A heartbroken mum is trying to raise £2m in the desperate hope of finding a cure for her teenage daughter who is the only person in the UK with a rare motor neurone disease.
Carina Thurgood, 50, said she is losing a bit of her daughter Maddi, 18, everyday to the horrific condition Spastic Paraplegia Type 15 (SPG15).
The condition is a rare form of motor neurone disease that affects a person’s limb movements, their ability to breathe, their eyesight and brain functions.
There is currently no cure and now Carina is trying to fund vital research to help doctors find one for her daughter.
She watched her once bubbly and active teenager struggle to walk and now has a wheelchair meaning she’s had to give up ice skating.
Her mum said it’s a “ticking time-bomb” as they race to try and find a cure as the condition progressively gets worse and worse every day.
The family from Essex are now trying to raise £2 million to help find a cure.
Carina said: “This condition causes severe disability and we were told she would not be able to walk, it just progressively gets worse.
“It’s heartbreaking to watch your daughter go through that. It’s like a living nightmare.
“It really is a ticking time bomb. Every day that goes by, I’m losing a little bit of my daughter.”
When Maddi was just 14, her parents noticed that she had suddenly developed a limp.
Her mum said: “It was pretty much out of the blue. She just started walking with a really mild limp but I didn’t think it was anything serious. I just thought maybe it was teenage swagger!
“No way could I ever have dreamed that it was anything serious because she was really well.
“Maddi was one of these kids that never went to the doctors, she was never unwell.”
Carina took Maddi to their GP and she was then seen by an orthopedic doctor- but the family were no closer to finding out what was wrong with Maddi.
Doctors told Carina that they weren’t concerned and told her to bring her back in six months- but Carina wanted a second opinion as she knew “something was wrong.”
The family were then told by a second doctor to take Maddi to Great Ormond Street Hospital in London where they discovered there was something neurological going on.
A brain scan identified that Maddi had some kind of progressive condition but doctors still didn’t know what it was.
In the hunt for answers Carina even flew to America to speak with doctors there who recommended that Maddi be given a genetic test specific to the condition.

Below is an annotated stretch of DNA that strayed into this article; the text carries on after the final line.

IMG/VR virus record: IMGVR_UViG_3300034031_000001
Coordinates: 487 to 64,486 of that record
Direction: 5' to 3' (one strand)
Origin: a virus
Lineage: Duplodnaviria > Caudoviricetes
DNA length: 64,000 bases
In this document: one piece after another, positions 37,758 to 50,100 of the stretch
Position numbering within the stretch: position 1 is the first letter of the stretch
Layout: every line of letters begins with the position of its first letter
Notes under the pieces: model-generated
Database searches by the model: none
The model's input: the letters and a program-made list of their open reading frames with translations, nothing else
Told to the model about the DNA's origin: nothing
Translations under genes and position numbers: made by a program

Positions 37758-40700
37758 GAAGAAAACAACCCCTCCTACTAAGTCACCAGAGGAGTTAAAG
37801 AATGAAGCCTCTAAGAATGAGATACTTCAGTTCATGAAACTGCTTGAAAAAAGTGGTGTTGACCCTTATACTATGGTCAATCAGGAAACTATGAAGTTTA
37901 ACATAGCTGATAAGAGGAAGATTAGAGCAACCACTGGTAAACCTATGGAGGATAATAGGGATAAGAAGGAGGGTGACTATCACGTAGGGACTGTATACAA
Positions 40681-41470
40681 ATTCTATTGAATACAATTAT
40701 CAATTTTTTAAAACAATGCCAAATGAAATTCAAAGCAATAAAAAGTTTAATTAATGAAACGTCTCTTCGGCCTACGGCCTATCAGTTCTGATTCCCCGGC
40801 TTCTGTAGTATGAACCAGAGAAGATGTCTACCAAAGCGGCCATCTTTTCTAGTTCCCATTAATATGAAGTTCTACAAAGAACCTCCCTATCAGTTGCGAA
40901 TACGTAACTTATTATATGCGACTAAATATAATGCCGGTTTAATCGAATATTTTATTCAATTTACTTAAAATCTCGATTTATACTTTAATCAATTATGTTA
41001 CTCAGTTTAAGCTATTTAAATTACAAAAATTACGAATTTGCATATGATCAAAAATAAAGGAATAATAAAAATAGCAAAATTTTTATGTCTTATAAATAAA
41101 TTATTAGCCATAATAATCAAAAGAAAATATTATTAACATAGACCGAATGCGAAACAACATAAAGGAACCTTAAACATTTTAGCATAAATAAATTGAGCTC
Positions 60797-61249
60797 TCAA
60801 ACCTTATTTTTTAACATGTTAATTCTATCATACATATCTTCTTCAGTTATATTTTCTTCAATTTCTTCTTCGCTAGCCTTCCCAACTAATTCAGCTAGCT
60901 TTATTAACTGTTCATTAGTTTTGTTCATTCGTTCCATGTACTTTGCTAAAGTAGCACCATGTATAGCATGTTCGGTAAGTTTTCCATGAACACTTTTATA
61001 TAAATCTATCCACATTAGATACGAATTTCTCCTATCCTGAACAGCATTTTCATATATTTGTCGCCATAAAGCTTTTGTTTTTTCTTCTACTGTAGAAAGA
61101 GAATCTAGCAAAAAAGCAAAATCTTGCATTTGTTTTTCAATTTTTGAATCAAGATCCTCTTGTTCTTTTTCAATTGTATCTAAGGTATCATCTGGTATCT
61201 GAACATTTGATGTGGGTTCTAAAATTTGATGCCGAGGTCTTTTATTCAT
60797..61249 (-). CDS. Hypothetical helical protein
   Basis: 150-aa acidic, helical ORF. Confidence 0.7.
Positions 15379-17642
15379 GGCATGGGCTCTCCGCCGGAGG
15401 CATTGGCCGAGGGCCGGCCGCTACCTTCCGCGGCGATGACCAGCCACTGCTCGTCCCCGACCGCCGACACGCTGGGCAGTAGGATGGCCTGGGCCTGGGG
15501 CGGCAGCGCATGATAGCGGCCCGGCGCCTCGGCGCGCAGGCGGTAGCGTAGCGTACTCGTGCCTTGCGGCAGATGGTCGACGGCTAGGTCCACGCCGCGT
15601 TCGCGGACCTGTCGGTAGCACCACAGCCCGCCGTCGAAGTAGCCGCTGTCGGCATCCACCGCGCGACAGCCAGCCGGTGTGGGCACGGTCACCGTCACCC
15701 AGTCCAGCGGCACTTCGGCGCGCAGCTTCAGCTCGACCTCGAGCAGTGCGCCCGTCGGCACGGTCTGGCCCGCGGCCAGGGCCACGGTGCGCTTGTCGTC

While the test cost around $10,000 in America the family asked Great Ormond Street to carry out the test which cost the family over £2,000.
After Maddi was initially given the wrong diagnosis of another fatal disease, they realised Maddi had Spastic Paraplegia Type 15 (SPG15) at the age of 15.
Carina said: “One of the doctors actually said she had never come across anyone with this condition before. It was the first for Great Ormond Street Hospital.
“We were told: ‘We’re really sorry but there’s no treatment for Maddi because it is so rare.’
“On my way from hospital I just kept thinking we’re just going to have to start researching about it.”
Carina started reaching out to doctors as Maddi’s condition continued to deteriorate.
She said: “Her condition is progressing more and more to the point where we had to get a wheelchair for Maddi because she was finding it really difficult to walk.”
During that time, Carina managed to find a surgeon in America who could tackle the spasticity in her legs- which causes stiffness and can affect normal movement.
Maddi, now 18, had the operation in September 2019 in America and was successful though does not cure her condition.
Carina said: “In no way did it cure her condition. We’re trying to do everything we can to make her life better. We’re just trying to keep her moving.
“We’re targeting the problems that come with the condition because once it happens, you can’t reverse it. Essentially the cells are dying.
“Maddi’s condition is just going to get worse and worse so it’s a really sad situation. In a few years, we just don’t know what’s going to happen.
“The scary part is, what’s happened now, we won’t get back.”
Scientists at Sheffield University have said they are prepared to work on a cure for Maddi, but the family will have to find the money themselves – around £2 million.
Carina said: “She’s an amazing girl, she never really complains, she’s always smiling no matter what.
“She used to go ice skating but anything like that she can’t do anymore. She doesn’t have a teenage life anymore, she has been robbed of that.
“Every single day, this overtakes my life. I’m looking after Maddi, taking her to physio, researching every night.
“I need to find a way to help my daughter.
“If a million people donate one pound then that would be huge for us. We’re having to fight for this for Maddi’s sake and we desperately need help.
“I’m just a mum who is trying to find a cure for her daughter.”
Carina, her husband Paul, 63, and their eldest daughter Alex, 24, have had no option but to start their own fight to save Maddi’s life.
The family have since set up a charity called the Maddi Foundation which can be found here: https://themaddifoundation.com/
You can donate to the cause by visiting the family’s Go Fund Me page here: https://www.gofundme.com/f/SavingMaddi